If the error received was blocked using relays.ordb.org, reason: Blackholed by ORDB , then the message was rejected because the sender was using an insecure email system. The email system they used is what is known as an "open relay", which means that no security of any kind has been implemented for accessing the server. That means that "spammers" (people that send millions of unsolicited advertising messages) can log on to that server and use it for distributing messages. Most commercial email sites, including ours, block messages from insecure servers because 99.9% of messages originating from them are spam, which is wasteful on resources and annoying for users.
Ask the sender to pass on this information to their system administrator or ISP, including the following link: http://ordb.org/lookup/?host=xxx.xxx.xxx.xxx (where 'xxx' is replaced with the information in the original error message).
That link is to the sender's email server's entry in a database of servers known to be insecure and sources of spam. Because their email provider is on that list, their messages to hundreds of thousands of destinations will be bounced or silently ignored.
If the error received was content rejected , then the message was rejected because it either contained a probable virus, or it is a message previously reported as being spam. If a message is flagged as a possible virus incorrectly, ask the sender to zip it before sending.
If the error received was access denied, the sender or recipient has been blocked by the server. Possibly they have been reported as a spammer, or possibly they have been blocked by the mail abuse systems described in Email Resource Limits .
The server blocks a few emails with certain attachments due to security reasons. The blocked attachments are:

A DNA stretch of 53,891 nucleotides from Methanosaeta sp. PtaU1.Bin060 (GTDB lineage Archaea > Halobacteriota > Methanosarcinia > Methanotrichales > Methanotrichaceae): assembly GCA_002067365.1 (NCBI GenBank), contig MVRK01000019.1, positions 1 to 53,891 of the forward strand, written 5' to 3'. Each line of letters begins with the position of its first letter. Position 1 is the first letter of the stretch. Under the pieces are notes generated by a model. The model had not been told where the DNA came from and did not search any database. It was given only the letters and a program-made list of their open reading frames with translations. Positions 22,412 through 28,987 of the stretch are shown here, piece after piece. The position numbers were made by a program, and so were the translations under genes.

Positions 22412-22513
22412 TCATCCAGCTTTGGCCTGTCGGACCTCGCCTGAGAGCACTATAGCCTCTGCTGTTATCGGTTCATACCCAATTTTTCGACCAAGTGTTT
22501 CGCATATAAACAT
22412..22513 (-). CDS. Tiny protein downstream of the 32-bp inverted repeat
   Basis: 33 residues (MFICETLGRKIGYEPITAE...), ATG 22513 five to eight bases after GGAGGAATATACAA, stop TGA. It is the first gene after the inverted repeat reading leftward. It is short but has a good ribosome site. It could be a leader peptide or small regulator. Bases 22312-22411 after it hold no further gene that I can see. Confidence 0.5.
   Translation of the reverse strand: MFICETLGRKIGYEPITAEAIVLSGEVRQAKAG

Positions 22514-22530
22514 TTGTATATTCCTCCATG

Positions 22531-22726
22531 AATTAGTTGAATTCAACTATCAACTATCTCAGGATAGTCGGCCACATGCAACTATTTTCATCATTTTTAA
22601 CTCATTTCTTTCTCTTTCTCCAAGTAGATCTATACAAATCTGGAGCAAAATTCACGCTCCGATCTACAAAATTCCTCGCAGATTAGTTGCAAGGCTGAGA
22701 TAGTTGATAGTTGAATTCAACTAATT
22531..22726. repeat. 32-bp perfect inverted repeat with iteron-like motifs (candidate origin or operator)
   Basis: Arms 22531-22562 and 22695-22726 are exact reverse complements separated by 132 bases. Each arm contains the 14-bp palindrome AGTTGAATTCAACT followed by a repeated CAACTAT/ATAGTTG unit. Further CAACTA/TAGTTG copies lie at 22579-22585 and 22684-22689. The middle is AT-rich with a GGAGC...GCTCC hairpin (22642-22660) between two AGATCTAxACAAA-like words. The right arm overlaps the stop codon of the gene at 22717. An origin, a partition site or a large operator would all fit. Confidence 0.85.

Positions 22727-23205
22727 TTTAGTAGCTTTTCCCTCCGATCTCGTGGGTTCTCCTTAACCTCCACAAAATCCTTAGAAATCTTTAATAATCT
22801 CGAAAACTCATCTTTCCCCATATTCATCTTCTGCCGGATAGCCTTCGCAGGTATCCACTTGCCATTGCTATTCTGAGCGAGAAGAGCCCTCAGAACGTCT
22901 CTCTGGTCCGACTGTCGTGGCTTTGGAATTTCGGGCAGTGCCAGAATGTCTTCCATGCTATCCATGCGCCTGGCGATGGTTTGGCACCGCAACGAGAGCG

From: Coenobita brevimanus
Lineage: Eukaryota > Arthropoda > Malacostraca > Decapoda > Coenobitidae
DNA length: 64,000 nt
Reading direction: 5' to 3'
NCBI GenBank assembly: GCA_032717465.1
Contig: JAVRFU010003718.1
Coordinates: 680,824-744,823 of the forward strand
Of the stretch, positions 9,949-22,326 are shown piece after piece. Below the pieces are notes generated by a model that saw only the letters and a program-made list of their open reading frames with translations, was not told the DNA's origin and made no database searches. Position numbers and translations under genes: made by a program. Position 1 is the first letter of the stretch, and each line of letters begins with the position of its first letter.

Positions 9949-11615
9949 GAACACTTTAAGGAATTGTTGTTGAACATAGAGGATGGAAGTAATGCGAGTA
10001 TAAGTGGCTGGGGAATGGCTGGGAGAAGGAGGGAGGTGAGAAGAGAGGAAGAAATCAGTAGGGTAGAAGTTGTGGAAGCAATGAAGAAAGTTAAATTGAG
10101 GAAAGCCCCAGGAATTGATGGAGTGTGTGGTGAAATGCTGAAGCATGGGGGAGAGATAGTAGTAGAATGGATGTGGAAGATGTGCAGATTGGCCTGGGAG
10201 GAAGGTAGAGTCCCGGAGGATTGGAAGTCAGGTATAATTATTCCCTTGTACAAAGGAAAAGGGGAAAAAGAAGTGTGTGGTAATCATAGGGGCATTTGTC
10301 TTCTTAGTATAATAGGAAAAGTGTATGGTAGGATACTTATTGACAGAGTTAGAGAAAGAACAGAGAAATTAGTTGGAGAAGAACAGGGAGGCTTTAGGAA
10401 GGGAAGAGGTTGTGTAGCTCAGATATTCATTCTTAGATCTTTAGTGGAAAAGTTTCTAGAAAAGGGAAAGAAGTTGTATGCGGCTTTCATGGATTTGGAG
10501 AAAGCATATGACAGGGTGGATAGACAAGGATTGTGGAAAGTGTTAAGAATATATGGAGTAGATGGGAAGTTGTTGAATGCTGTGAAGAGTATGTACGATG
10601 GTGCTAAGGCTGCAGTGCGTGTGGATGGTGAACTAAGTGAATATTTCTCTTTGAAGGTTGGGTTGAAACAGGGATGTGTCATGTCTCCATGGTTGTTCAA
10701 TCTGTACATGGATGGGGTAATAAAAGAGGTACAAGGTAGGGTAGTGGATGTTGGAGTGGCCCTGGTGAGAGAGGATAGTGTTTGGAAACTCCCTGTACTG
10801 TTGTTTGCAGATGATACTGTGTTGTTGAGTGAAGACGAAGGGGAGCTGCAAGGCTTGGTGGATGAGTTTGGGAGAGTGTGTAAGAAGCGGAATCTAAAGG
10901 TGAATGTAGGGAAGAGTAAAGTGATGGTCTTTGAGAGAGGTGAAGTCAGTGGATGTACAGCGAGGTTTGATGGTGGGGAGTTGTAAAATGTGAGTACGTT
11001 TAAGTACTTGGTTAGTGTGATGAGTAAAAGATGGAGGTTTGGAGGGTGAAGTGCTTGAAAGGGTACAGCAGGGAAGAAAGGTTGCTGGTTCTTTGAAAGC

double-extension files (eg something.doc.exe): Many Windows systems hide all but the first file extension by default, so a file called 'something.txt.exe' will appear as 'something.txt', apparently a harmless text file when it's really an executable program. This is a common trick viruses use to try and spread themselves.
all .pif, .scr, .cpl and .com files: There is little reason to be sending these files, and they are commonly used by viruses as a way to spread. If you need to send one of these files, zip it first, then send the zip file.
files named any of the names "details", "encrypted", "first_part", "gift", "information", "moreinfo", "pub_document", "text_document", "TextDocument", "body", "text", "document", "message", "data", "file", "readme", "doc" and with the extensions .bat, .exe, .cmd, .zip or .rar: Common names that were used by Novarg virus, but still appear to be going around.
The server has a feature called "duplicate delivery suppression". Basically, most messages have a unique identifier called the "message id". For each message that arrives for an account, the message id is noted. If a second message with the same id arrives, then it is suppressed. This is used to stop infinite mail loops overloading your account or our system. However, it can result in odd behaviour where when the same message arrives from different sources, only the first one will actually be delivered, the rest suppressed.